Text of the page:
B. Walls: disguised as boundaries but not, complete protection or guard

C. Damaged or blurred boundaries: partially protect yourself but looks more like a pedestrian crossing

D. Intact boundaries: protection is measured, I can assess what is true and not true as it comes in

 

When we set internal boundaries, we are choosing our own reality, our own thinking, feeling and behaviour instead of the contrary, which is just having automatic responses and at times reactions. 

The following is true when we set internal boundaries:  

Thoughts: 

I have the wonderful right to think what I think; the only thing I need to do is face the consequences of that thinking. 

Feelings:

I have the sometimes pleasure, sometimes painful right to feel whatever I feel. I only need to consider how my feelings may offend others and express them moderately. My thoughts determine my feelings, and unless I change my thoughts, I can’t change my feelings. 

Behaviours:

I have the freedom and right to do or not do whatever I need to do for myself. I have the right to decide what that needs to look like. I only need to consider the impact of my behaviours on others and be accountable and willing to face the consequences. If my behaviours are authentically offensive, that’s on me, and I am responsible for the impact. 

 

Putting some theory into practice

 

You have just impacted your loved one with your actions, and they want to tell you all about it. 

Stop. Pause. Reflect. 

 Create an imaginary forcefield of energy or bubble around you; this will be your external boundary, controlling your distance and your touch. 

Then imagine putting on a costume or an outfit; for me, it’s a superhero outfit that I fit right into,

 it’s great; I love it; yours is whatever works for you. 

Then repeat the message; what you think, what you feel, what you do or not do right now, is more about your history and your past experiences than it is about what I have said or done, and the same is true for me. As you hear the information that is being told, it will either be true, not true or questionable, and then we proceed with a  response.

 

Further, let’s say what your loved one is saying is true happens to be you “forgot their birthday”. This may be hard to let through as it sometimes is hard to hear others, but if true,  you would let this come through both the external and internal boundaries and create thoughts and feelings about it. Once you allow this to land, you may experience the thought of “oh no, is that today” then some feelings of guilt followed by figuring out how to apologise and make amends, which is completely up to you. This is accountability. 

 

When the statements are not true, we simply hear the other person’s reality, maybe acknowledge their feelings but not take responsibility. We all interpret differently and perceive things in various realities about what happens when and how.  So the functional way to respond is to tolerate these differences and not argue, justify or prevail. Again, that family members trigger is more about them and their history than it is about what you did.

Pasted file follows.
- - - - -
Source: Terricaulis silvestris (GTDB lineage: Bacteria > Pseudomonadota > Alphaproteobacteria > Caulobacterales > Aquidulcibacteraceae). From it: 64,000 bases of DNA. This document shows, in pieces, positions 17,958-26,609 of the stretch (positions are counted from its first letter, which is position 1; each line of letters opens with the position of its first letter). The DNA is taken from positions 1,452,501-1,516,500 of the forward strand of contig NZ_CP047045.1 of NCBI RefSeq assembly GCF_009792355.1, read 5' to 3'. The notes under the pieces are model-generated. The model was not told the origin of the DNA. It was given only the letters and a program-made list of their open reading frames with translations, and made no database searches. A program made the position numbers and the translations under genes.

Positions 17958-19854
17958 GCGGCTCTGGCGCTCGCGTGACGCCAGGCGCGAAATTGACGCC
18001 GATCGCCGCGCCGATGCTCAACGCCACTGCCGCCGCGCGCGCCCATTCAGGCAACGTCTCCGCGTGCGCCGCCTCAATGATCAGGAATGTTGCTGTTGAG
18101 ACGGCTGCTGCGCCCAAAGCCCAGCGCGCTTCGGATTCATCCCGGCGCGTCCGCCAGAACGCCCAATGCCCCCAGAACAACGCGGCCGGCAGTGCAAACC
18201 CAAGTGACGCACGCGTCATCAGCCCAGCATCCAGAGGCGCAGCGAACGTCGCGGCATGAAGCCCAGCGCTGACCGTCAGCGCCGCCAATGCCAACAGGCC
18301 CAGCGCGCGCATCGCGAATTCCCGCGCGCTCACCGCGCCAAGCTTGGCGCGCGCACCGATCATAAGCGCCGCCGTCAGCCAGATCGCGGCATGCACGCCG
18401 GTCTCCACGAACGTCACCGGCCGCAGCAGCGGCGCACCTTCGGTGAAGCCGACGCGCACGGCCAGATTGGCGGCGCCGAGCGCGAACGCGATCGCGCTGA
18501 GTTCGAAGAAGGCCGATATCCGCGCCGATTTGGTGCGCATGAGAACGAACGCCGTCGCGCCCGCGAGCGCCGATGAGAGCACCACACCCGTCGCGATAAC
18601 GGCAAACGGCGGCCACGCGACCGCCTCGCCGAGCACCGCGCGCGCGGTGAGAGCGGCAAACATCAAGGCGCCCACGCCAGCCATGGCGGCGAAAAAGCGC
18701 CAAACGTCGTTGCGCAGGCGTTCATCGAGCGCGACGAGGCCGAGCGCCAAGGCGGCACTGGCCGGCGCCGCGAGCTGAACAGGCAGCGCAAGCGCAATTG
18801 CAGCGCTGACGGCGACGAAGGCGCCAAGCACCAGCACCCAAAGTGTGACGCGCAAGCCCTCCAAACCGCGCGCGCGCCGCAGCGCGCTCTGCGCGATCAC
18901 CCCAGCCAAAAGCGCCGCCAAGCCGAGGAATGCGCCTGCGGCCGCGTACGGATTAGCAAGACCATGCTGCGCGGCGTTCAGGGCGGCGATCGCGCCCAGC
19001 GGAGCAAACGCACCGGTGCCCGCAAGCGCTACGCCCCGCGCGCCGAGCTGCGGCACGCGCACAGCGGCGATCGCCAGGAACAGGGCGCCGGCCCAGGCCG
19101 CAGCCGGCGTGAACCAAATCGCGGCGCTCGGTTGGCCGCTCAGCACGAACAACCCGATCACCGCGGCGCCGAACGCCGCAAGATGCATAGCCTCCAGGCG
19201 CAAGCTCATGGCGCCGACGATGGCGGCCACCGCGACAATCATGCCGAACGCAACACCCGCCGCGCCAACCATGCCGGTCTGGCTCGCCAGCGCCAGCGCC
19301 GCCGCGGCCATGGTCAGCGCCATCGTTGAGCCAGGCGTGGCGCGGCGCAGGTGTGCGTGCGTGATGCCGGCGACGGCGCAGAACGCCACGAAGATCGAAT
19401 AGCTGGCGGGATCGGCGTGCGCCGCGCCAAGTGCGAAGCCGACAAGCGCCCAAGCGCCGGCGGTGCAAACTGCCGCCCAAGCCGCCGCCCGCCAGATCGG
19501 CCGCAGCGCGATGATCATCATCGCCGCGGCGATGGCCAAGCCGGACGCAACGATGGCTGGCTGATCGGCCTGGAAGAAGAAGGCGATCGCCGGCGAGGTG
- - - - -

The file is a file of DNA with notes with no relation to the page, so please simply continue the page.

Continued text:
As time goes on, the more we check our own thinking and feeling, we start to build this notion that, holy crapppp that’s coming from my old core belief of “I am not good enough”, and we can instead start to try and settle and focus on challenging and disputing that negative thought.

 

This creates option D, Intact Boundaries,  as seen above. If you got D, great job, pat functional you on the back. If you got a mix of all of them because we are all perfectly imperfect, then this is why we set boundaries. With those good intact boundaries, you can be in a relationship with others without projecting all your shit and skewed interpretations all over them or allow that person’s shit (fear, pain, anger) to become your own and start to overwhelm you. But seriously, those boundaries are so critical in relationships where you care deeply about the other. It allows you to detach from other people’s emotions and focus on your own reality; Ultimately that creates healthy relationships and helps with the number one most significant problem in connecting with others, communication. 

 

If this hit home for you, please let me know; if this makes no sense and everyone makes you feel your feelings, and it is their responsibility, not yours, please also let me know. 

 

We can’t change where we come from

 (and the messages we created for ourselves) 

But we can change where we go from here

Reach Out!